Bill English: Winston Peters 'irresponsible', 'misleading' Pike River families

Prime Minister Bill English says Winston Peters' plan to change health and safety laws to allow manned re-entry into Pike River could put lives in danger for the sake of politics.

He says National has no plans to change health and safety laws, as Mr Peters has suggested should happen.

Mr Peters told The Nation on Saturday that any re-entry mission should be given exemption from prosecution should something go wrong.

Speaking on The AM Show on Monday, Mr English continued to defend the Government's reluctance to allow manned entry to the mine, where 29 people lost their lives in a 2010 explosion.

"What rules it out isn't a political decision," he said. "It is the fact that the assessment by people who are responsible says that it's dangerous."

Mr English would still not rule out agreeing to manned entry as a part of post-election coalition talks, but said "we're certainly not planning on changing the law to satisfy Winston Peters".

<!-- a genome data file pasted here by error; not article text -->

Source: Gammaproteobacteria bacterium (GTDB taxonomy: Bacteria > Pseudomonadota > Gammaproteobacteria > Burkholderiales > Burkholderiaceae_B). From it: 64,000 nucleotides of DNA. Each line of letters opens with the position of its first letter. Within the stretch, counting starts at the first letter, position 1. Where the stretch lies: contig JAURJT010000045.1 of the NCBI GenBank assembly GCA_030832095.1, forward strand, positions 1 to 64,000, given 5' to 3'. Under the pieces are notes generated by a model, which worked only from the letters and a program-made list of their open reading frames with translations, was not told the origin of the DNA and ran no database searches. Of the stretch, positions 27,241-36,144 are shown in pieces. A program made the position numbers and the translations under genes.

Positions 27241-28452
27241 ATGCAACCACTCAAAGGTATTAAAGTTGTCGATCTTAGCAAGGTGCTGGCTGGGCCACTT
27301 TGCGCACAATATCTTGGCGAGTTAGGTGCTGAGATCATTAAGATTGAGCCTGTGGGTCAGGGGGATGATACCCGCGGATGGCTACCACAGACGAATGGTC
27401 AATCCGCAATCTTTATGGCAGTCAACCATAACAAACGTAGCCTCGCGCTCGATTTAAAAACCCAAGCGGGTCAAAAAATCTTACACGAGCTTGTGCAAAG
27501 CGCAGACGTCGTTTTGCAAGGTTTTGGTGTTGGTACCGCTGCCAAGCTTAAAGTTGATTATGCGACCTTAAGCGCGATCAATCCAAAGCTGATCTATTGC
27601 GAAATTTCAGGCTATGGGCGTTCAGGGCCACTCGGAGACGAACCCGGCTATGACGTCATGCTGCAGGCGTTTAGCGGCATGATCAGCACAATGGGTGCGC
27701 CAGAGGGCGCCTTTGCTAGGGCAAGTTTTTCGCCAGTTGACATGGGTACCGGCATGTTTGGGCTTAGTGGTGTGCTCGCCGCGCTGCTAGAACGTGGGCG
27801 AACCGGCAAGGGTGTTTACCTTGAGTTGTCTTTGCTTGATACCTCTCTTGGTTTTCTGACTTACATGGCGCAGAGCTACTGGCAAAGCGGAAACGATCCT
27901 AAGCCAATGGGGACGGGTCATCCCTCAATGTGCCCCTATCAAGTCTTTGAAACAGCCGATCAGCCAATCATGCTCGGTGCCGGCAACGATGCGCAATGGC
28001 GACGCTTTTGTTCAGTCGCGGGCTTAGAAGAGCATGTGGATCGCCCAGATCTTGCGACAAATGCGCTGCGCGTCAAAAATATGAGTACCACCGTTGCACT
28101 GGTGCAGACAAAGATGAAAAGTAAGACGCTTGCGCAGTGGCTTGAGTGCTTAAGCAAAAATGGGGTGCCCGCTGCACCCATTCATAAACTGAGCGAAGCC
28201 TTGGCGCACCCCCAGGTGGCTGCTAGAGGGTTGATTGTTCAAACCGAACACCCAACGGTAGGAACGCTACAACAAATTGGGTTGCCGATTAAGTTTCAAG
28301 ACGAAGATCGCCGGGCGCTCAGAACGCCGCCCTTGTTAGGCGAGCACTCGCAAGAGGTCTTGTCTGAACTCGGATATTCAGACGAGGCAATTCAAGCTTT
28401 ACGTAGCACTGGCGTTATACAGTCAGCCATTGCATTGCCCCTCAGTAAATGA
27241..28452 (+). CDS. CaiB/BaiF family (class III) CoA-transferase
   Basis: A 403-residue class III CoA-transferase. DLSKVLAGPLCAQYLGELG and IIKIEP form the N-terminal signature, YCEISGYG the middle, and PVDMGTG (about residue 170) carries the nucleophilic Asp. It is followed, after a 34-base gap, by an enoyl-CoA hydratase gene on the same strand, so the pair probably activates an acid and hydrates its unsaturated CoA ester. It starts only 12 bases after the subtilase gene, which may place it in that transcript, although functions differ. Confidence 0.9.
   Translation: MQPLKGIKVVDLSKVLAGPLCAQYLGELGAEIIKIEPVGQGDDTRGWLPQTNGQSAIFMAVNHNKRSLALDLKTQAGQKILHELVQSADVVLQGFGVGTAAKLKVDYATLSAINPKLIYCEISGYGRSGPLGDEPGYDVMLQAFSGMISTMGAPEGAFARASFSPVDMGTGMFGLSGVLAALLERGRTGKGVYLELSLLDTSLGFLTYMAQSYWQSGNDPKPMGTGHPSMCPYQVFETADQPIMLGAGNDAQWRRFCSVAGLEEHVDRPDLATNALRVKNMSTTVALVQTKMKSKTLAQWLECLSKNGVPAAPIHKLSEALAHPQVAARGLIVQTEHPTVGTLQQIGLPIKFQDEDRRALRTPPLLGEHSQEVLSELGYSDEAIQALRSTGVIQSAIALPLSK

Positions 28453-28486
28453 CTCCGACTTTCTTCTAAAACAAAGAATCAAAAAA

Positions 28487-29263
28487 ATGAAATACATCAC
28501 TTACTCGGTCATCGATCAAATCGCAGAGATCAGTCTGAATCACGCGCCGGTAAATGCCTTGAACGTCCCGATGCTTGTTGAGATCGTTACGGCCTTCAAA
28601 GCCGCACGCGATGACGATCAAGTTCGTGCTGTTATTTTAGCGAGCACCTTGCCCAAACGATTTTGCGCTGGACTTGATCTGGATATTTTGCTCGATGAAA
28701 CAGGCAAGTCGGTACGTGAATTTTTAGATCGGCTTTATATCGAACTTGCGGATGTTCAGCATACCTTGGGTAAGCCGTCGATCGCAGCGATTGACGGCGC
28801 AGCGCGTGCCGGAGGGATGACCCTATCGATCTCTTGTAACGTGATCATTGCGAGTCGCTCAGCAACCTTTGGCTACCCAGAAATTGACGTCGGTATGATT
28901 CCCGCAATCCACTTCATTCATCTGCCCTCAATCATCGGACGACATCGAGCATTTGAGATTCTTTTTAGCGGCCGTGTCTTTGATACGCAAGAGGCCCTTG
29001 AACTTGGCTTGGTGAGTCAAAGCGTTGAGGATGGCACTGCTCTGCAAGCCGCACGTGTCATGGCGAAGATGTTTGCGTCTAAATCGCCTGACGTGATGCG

"It could be putting a significant number of lives in danger...and doing so for the worst of reasons - and that's political reasons.

"You can't have no-one responsible."

The Prime Minister said both New Zealand First leader Mr Peters and the Labour Party were misleading families into believing "that somehow a bunch of politicians are the right people to make this kind of decision, and that somehow it's safe not dangerous. That is irresponsible."

He said unmanned re-entry remained the safest way to answer the families' questions.

Mr Peters on Saturday reiterated his willingness to go into the mine himself to retrieve the miners' bodies.

The New Zealand First leader has previously said he'd be willing to go into the mine himself, if that's what it took to retrieve the bodies.

"[It's] not as a boast as some in the media say, but as an indication of my confidence safe re-entry is possible," he told The Nation.

"I've worked 11 miles underground in a mine. I know a bit about the dangers... We can take away any possibility that by making a decision to give the miners' families justice, anyone else would be, for that event, capable of some sort of penalty. We can remove all that."

Footage of men and a robot in the mine from March 2011 was leaked to Newshub last week.